Richard Harvey: Composer, Conductor, Performer
British composer and conductor Richard Harvey is a BAFTA award winner, a respected orchestral conductor and a virtuoso performer on a wide range of Western and exotic instruments.
His guitar concerto, Concerto Antico, written for the world’s foremost classical guitarist, John Williams, and recorded by him with the London Symphony Orchestra, has resonated with audiences all over the world and won Richard a place in Classic FM’s Composers Hall of Fame.
‘Harvey’s Concerto Antico, a work of great charm and high quality’
A Guitar Concerto to Rival Rodrigo
A review of the guitar concerto in Gramophone magazine immediately recognised its substance and quality and compared it directly to Rodrigo’s Fantasia para un Gentilhombre:
“There are currently 20-30 recordings of Rodrigo’s work in the catalogue, and, given that quite a few other guitarists have the requisite technique (if not Williams’s polished mastery), there is no good reason why the same should not be the case with Harvey’s Concerto Antico, a work of great charm and high quality.”
Richard has written several large-scale choral works, including his Te Deum, a complex Magnificat and the popular Kyrie for the Magdalene that formed a highlight of the music for the film of The Da Vinci Code.
Richard has conducted symphony orchestras in twelve countries and performed as a soloist in twenty. He has recorded for and collaborated with many significant contemporary composers, in many different fields, including John Williams, Stanley Myers, Maurice Jarre, Hans Zimmer, Harry Gregson-Williams, Elvis Costello (with whom he shared his BAFTA) and Sir Paul McCartney.
From the Royal College of Music to Madison Square Garden
Richard went to school at Tiffin Boys School in Kingston, Surrey, and attended the Royal College of Music as a Junior Exhibitioner, going on to study full-time at the Royal College in the early 1970s under Bernard Walton and Stephen Dodgson.
He first attracted attention as a virtuoso Early Music specialist, playing with Musica Reservata and the London Pro Musica, and also forming a popular experimental crossover band, Gryphon.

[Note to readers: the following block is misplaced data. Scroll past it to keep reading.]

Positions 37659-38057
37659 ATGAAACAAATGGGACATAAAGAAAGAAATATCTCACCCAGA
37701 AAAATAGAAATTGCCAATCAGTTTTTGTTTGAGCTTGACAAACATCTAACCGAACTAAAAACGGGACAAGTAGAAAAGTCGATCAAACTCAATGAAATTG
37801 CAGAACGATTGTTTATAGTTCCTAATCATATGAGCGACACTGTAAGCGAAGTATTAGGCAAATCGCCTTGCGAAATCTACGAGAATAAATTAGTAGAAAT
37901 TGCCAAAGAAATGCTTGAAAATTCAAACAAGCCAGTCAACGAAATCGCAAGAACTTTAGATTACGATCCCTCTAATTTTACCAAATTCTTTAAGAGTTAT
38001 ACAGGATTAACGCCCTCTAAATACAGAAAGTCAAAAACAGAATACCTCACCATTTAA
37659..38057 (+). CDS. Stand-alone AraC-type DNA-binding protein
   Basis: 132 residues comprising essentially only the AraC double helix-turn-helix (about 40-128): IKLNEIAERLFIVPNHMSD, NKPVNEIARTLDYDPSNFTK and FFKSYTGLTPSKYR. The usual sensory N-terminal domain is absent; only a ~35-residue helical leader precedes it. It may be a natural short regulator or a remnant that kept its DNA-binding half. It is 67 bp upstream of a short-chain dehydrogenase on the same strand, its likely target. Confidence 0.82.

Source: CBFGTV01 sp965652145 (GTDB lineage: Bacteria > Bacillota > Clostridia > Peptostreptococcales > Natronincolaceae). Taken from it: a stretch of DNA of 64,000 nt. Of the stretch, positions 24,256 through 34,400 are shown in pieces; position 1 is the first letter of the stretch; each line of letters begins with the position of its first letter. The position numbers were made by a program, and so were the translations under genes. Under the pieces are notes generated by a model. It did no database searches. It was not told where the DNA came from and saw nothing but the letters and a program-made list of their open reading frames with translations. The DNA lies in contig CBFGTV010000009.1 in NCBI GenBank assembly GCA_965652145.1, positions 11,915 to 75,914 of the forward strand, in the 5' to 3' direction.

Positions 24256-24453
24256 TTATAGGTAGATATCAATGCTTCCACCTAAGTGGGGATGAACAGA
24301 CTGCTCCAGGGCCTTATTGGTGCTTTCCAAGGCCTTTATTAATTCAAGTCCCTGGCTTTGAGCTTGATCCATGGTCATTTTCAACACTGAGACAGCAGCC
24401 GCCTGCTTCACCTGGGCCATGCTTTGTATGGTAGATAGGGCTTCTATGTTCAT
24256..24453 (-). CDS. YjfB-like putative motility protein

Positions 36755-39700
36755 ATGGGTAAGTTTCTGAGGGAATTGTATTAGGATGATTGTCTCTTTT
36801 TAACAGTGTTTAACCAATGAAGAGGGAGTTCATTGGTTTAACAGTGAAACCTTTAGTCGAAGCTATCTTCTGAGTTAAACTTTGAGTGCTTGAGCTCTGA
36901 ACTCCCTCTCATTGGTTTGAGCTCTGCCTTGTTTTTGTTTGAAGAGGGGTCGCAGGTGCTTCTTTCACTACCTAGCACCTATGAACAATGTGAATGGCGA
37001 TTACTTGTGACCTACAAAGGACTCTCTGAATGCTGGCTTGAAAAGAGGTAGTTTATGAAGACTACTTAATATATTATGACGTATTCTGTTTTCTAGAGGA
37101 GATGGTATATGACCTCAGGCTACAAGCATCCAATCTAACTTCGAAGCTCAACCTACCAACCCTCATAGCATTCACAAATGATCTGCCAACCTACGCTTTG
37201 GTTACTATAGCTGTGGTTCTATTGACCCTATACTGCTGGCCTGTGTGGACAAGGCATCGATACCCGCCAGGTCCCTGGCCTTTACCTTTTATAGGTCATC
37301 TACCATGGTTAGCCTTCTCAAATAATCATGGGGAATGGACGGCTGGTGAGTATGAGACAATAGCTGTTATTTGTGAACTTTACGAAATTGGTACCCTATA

Gryphon employed early instruments and complex time signatures and had the unique distinction, when the first album was released, of appearing on all the BBC Radio channels of the time, 1,2,3 and 4, in the same week.
By the end of the 1970s, Richard had become a prolific composer and his adventures with Musica Reservata and Gryphon had given him the opportunity to perform all over Europe (including many concerts behind the Iron Curtain) and to tour both America and the Soviet Union. He had played at Madison Square Garden and composed the incidental music for Sir Peter Hall’s 1974 National Theatre production of Shakespeare’s The Tempest, following in a long tradition that runs from Purcell to Sibelius and Berlioz.
‘Suits the soloist [Michala Petri] as if it had been made to measure… A masterpiece’
Challenging the Greatest Soloists
As his reputation and confidence grew, Richard wrote increasingly ambitious works, culminating in his huge “eco-oratorio”, Plague and the Moonflower.
This collaboration with the artist Ralph Steadman employed choirs, an orchestra, vocal and instrumental soloists and a narrator, played in early productions by either Sir Ian Holm or Sir Ben Kingsley. Plague and the Moonflower was performed in several of England’s great cathedrals – Exeter, Salisbury, Canterbury and St Paul’s – and formed the basis of a superb BBC2 film.
It was the quality of the writing for the soloist in Plague that prompted the guitarist John Williams to commission Richard’s guitar concerto, Concerto Antico, which has now been performed to great acclaim around the world. Richard’s fine understanding of the instrument’s potential and John Williams’s capabilities led him to write several “impossible” passages, which the guitarist gleefully took on and mastered.
Richard also composed a children’s opera, A Time of Miracles, explored his interest in Chinese instruments with a Concertante for Erhu and Orchestra and wrote the first version of his viola concerto (Reflections for Viola and Orchestra), originally performed by Roger Chase with the Royal Philharmonic Orchestra, under Vernon Handley. More than 20 years later, this piece has been reworked and expanded and has recently been recorded by Roger Chase with the BBC Concert Orchestra, with Richard himself as conductor.
In 2009, Richard composed his recorder concerto, Concerto Incantato, for the instrument’s greatest soloist, Michala Petri. Her delight in the piece and the ecstatic audience reaction at the world premiere in Hong Kong led to a recent CD, English Recorder Concertos, in which the Harvey is set alongside works by Malcolm Arnold and Gordon Jacob.
Work in Progress
Richard is currently working on a range of projects, including:
- A piano concerto
- A symphonic work for cello and orchestra – written for the great modern cellist Martin Tillman
- Verses 1, for Cello and Piano